I enjoyed every bit of this book, from cover to cover.  Whether you're interested in the foodie aspect or the behind-the-scenes look at life in a fraternity (from a female point of view, nonetheless!), there's a lot to love about Hungry

Want to read Hungry: What Eighty Ravenous Guys Taught Me About Life, Love, and the Power of Good Food?  

Leave a comment on this post to be entered to win a copy for yourself!  If you want, tell me if you were a part of the Greek system in college.
(Giveaway is open to U.S./Canada residents only.  The giveaway will close on Monday, August 12, at 10:00 p.m.  Please leave a contact email if I don't already have yours.)

I received a copy of this book for review via TLC Book Tours and the publisher.  All opinions expressed are entirely my own.  For more reviews, check out the full tour post.


The State of Affairs: June & July 2013

A double recap, thanks to my blogging slump...let's see if I can remember what happened all the way back in June.

---I had a birthday; I'm not too old to have forgotten that!  I turned 31 and celebrated with a dinner at one of my favorite restaurants (Bonefish Grill) with family and friends.  As an added bonus, my actual birthday fell on a state holiday, so I got the day off.  The girls spent the night with our cousin Lindsey again (and stayed up waaaayyyy past their bedtime!) so that I could have a day to sleep in.  Addison helped Jeremy pick out my present, including a coffee mug that says "My Mom is My BFF".  It's pretty much my new favorite thing.  (On second thought, I think the mug was from Mother's Day, but I'm leaving it in here because it really is one of my favorite things.  I don't want to forget that she picked it out for me.)

---Jeremy officially moved to a new division in June, meaning he works normal daytime hours (for the most part)!  This is literally the first time in more than six years that we have been on the same schedule.  It is SO nice having him home in the evenings, to play with the girls while I cook supper, to trade off baths, etc., and just to be here and be able to enjoy the evening with us.  I hope I don't ever take it for granted.  Yes, we both mourn the loss of our 'alone time' occasionally, but we are adjusting well, I think. 

---J had a class in Nashville in late June.  It's rare that he gets to attend one by himself (i.e. without sharing a hotel room with a coworker), so I tagged along and we made a trip of it.  We shopped and ate and binge-watched episodes of Revenge in the hotel room.  While J was in class, I ran on the hotel's treadmill (I RAN ON VACATION!  That should equal an extra five lbs. lost right there.) and lounged by the pool with a book.  On Wednesday, my mom and aunt brought A & M up to stay the rest of the week with us.  The girls were pumped about staying in a hotel, which they have only done a few times.  We swam, ate, walked around, and visited the Frist Center for Visual Arts.  (I highly recommend that place if you find yourself in downtown Nashville--it's free for kids and has a great hands-on art section on the top floor.)  It was a fun, fun week, and a nice getaway in the middle of summer.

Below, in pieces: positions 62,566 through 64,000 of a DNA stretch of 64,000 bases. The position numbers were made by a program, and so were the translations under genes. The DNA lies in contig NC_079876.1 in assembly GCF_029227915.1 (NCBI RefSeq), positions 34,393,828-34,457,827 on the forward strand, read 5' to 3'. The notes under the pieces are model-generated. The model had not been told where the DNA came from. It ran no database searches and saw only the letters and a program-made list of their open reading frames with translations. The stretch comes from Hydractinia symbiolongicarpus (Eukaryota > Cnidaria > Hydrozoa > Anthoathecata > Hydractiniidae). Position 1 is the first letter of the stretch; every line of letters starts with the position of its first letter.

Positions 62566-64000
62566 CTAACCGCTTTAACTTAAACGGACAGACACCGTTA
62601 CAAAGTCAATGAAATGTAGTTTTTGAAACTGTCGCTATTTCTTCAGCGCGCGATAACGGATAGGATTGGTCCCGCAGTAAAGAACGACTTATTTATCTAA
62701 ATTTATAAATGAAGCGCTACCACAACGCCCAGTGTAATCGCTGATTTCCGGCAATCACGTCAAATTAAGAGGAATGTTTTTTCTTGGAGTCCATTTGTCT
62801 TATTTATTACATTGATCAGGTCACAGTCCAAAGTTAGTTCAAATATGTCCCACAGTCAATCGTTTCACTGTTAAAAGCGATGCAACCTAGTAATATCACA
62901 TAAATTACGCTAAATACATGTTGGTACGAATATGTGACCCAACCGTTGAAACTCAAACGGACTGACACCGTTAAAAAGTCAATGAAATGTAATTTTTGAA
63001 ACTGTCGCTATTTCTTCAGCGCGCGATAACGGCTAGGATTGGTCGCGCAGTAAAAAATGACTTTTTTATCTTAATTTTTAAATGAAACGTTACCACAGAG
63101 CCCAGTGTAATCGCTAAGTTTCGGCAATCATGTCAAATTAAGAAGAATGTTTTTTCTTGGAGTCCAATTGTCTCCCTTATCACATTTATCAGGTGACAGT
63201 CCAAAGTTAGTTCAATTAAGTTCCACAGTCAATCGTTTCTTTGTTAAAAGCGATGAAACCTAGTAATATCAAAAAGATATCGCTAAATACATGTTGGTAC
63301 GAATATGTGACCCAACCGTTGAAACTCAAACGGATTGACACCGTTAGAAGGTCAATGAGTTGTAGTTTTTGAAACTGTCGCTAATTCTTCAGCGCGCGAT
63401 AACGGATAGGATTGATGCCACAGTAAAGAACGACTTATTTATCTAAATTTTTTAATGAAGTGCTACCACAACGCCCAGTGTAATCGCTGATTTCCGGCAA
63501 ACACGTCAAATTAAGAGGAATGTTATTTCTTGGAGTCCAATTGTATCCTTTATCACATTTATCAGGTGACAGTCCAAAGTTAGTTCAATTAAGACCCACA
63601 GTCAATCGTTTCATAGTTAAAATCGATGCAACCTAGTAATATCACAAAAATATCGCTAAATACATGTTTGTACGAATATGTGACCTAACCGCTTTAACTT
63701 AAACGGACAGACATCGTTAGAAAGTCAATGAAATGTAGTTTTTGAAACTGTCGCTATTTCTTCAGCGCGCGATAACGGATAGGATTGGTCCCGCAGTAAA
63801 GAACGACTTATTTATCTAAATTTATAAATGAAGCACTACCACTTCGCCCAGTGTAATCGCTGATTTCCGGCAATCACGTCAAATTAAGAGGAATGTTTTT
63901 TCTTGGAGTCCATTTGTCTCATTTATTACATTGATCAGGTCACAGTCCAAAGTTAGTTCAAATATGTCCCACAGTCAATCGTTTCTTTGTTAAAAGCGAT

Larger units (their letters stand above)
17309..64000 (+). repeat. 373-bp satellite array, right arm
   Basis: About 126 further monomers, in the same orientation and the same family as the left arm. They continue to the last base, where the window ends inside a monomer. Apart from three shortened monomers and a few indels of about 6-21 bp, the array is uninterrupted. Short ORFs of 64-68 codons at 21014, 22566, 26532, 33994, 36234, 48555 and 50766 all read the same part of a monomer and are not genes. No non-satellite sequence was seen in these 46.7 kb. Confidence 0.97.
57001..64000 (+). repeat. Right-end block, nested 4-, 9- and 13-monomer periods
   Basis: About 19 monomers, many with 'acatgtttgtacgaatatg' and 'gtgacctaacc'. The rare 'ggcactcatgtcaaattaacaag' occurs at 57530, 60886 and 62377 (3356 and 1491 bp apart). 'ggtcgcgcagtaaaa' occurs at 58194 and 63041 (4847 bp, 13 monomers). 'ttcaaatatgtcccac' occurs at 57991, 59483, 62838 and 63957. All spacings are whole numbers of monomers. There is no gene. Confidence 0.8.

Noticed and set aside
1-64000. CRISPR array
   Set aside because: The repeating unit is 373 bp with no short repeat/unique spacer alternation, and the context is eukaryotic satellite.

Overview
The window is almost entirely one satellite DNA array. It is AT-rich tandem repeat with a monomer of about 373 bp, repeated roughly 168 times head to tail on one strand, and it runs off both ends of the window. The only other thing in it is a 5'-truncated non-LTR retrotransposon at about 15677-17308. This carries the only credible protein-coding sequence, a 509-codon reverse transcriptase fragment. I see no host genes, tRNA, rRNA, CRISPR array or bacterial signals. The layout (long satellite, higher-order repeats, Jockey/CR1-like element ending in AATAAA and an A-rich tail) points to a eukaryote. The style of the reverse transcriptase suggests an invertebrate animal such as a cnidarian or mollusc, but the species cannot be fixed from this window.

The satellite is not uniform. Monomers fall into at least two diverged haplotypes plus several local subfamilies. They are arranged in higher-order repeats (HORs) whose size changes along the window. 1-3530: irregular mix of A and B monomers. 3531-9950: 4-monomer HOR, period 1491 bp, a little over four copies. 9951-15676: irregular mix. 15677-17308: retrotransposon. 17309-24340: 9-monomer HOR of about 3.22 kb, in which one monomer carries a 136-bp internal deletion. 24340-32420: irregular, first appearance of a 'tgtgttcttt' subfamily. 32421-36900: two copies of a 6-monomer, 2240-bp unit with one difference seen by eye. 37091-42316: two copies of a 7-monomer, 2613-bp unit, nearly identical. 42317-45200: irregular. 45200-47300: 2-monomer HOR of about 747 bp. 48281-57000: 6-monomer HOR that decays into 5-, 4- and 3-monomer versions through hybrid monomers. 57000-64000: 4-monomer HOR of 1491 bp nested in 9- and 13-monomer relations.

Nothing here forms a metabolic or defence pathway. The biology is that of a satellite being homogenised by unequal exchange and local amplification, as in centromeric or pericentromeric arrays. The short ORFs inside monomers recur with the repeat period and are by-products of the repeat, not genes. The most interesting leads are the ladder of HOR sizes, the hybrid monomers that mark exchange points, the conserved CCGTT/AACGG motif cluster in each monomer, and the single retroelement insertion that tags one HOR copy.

Art museum fun with my little painters

Legends' Corner #Nashville

---We had a very low-key 4th of July.  It rained steadily for most of that long weekend, but we made the most of it.  The girls spent two nights with Jeremy's parents, so he and I enjoyed a couple of date nights.  (It seems like A & M spent a lot of nights away from us, but it wasn't all that much.  It does tend to happen a little more often when they aren't in school!)

---A & M attended Vacation Bible School at our church, and loved it, of course.  

---We went to a wedding, and everyone bragged on how well-behaved the girls were (I will never get tired of hearing that!).  They were so interested in every detail of the ceremony.  

---J and I went whitewater rafting with a group of friends from church.  I'll admit, I was not too excited during the week leading up to the trip, but I ended up having a blast.  I haven't been rafting in about 15 years, but I might be willing to repeat it again next year.  

---J and I rounded out July with a Braves game with two of our good friends.  They are Cardinals fans, but the Braves pulled it out to win the series, so Jeremy and I were the happy fans on the drive home!  : )

Books Read in June:  4
The Perks of Being a Wallflower--I have heard so much about this book over the years, and then....it sucked.  Maybe I missed something; maybe it was just me, but I really did not like it at all.  (Am I alone?)